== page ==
350 * Once a request for a status update is received by the `SequencingSignalHandler` it should call `OpenGridService.asyncJobStatusUpdate(JobIdentifier, JobStatusUpdater)`. The Job scheduler extension will then call the `JobStatusUpdater.getJobStatus()` during the next asynchronous processing cycle. In the example above, the `JobStatusUpdater` implementation should call the bash script to see how far the sequencing has come and then report that back in a `JobStatus` object. The Job scheduler extension will take the responsibility of updating the Job item in BASE. It might be tempting to check the sequencing status directly from the signal handler, but this is not recommended since the signals may arrive quite often. The asynchronous approach is preferable and also gives you automatic updates of the Job item in BASE.
    351351
    352352{{{
     
    401401}}}
    402402
    403  * When the sequencing has been completed (`status == Job.Status.DONE`) the normal job completion routines in the Open Grid extension notifies all registered `JobCompletionHandler` implementations. The other extension simply need to extend the `JobCompletionHandler` implementation to be able to detect the sequencing job and then do whatever needs to be done with that.
     403 * When the sequencing has been completed (`status == Job.Status.DONE`) the normal job completion routines in the Job scheduler extension notifies all registered `JobCompletionHandler` implementations. The other extension simply need to extend the `JobCompletionHandler` implementation to be able to detect the sequencing job and then do whatever needs to be done with that.
    404404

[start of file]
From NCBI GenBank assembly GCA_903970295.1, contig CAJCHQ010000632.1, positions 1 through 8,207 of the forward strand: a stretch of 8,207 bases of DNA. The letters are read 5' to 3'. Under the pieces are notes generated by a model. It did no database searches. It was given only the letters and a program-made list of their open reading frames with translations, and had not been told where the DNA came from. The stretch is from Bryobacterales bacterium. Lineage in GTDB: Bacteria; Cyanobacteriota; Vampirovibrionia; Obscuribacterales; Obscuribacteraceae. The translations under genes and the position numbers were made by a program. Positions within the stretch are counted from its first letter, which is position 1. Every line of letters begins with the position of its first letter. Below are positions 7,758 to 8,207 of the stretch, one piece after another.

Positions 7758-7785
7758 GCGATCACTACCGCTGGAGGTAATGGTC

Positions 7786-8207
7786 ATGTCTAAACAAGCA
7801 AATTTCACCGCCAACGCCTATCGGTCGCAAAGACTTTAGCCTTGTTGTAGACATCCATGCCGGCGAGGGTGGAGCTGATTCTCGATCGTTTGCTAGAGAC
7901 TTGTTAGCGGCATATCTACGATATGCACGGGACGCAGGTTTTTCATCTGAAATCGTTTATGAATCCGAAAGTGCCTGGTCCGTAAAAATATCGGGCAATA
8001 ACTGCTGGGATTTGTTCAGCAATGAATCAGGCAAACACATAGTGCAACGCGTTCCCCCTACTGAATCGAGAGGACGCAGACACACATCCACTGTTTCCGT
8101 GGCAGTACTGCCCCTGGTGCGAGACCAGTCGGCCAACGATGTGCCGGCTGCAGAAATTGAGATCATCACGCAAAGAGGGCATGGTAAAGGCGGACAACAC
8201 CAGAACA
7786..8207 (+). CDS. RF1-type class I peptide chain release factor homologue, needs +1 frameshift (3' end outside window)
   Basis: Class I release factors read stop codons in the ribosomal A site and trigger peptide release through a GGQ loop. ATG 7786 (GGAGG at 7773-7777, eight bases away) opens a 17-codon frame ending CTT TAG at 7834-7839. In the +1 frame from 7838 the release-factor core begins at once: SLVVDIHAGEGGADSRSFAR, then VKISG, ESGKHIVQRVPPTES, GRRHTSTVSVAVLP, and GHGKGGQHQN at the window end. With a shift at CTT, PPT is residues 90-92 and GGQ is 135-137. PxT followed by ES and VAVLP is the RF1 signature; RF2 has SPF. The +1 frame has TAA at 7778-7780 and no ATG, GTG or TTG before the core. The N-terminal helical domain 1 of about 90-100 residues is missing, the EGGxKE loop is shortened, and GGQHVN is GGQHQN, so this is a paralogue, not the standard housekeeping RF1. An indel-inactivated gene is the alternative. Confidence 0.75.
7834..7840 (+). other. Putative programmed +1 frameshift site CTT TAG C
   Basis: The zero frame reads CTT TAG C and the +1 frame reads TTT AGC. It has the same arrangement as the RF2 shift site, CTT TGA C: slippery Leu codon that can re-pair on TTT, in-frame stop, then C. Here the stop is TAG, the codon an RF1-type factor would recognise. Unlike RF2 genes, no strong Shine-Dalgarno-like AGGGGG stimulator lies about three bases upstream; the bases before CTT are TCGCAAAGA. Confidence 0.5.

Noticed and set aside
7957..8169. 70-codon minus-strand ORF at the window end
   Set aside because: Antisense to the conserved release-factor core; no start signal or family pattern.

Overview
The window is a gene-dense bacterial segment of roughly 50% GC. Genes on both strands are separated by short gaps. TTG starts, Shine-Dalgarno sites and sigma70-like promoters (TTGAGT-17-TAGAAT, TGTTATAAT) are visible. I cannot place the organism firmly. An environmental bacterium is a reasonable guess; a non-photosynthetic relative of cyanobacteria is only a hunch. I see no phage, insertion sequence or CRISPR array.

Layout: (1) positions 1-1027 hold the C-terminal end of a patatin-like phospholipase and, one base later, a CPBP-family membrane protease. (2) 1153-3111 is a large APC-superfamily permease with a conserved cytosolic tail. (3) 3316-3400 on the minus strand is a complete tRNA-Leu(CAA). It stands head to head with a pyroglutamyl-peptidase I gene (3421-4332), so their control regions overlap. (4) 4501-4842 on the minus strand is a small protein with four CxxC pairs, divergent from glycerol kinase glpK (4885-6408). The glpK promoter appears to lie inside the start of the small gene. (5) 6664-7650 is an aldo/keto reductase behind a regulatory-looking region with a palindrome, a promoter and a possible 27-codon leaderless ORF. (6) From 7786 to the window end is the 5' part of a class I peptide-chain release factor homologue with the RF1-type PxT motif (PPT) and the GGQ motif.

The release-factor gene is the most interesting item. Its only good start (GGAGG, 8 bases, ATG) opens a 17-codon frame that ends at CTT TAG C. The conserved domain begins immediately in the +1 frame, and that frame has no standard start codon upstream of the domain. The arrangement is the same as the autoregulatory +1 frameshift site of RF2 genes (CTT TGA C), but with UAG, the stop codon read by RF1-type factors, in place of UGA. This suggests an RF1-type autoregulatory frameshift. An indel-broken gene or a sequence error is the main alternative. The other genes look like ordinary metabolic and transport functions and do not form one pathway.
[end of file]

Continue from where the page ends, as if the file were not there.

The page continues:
405405{{{
     
    430430=== Reacting to configuration changes ===
    431431
    432 The `opengrid-config.xml` is parsed and loaded into memory when the Open Grid Scheduler service extension is started. Changes to the configuration file are not applied until the service is re-started. For some extensions it may be critical to be able to detect when this happens. Luckily, everything that is needed is already built into the BASE core API. Extensions that need to know when the Open Grid Scheduler service is stoppped or started simply need to register an event handler with the manager in BASE. The event handler should listen to `SERVICE_STOPPED` or `SERVICE_STARTED` events for the `net.sf.basedb.opengrid.service` extension.
     432The `opengrid-config.xml` is parsed and loaded into memory when the Job scheduler service extension is started. Changes to the configuration file are not applied until the service is re-started. For some extensions it may be critical to be able to detect when this happens. Luckily, everything that is needed is already built into the BASE core API. Extensions that need to know when the Job scheduler service is stoppped or started simply need to register an event handler with the manager in BASE. The event handler should listen to `SERVICE_STOPPED` or `SERVICE_STARTED` events for the `net.sf.basedb.opengrid.service` extension.
    433433
    434434{{{
    435435#!java
    436436// We need a filter that listens for SERVICE_STARTED event
    437 // related to the Open Grid Scheduler service
     437// related to the Job scheduler service
    438438EventFilter serviceStarted = new ExtensionEventFilter(
    439439   "net.sf.basedb.opengrid.service", Services.SERVICE_STARTED);
     
    451451}}}
    452452
    453 Now, every time the Open Grid Scheduler service is restarted, BASE calls the `MyEventHandler.handleEvent()` method.
     453Now, every time the Job scheduler service is restarted, BASE calls the `MyEventHandler.handleEvent()` method.
    454454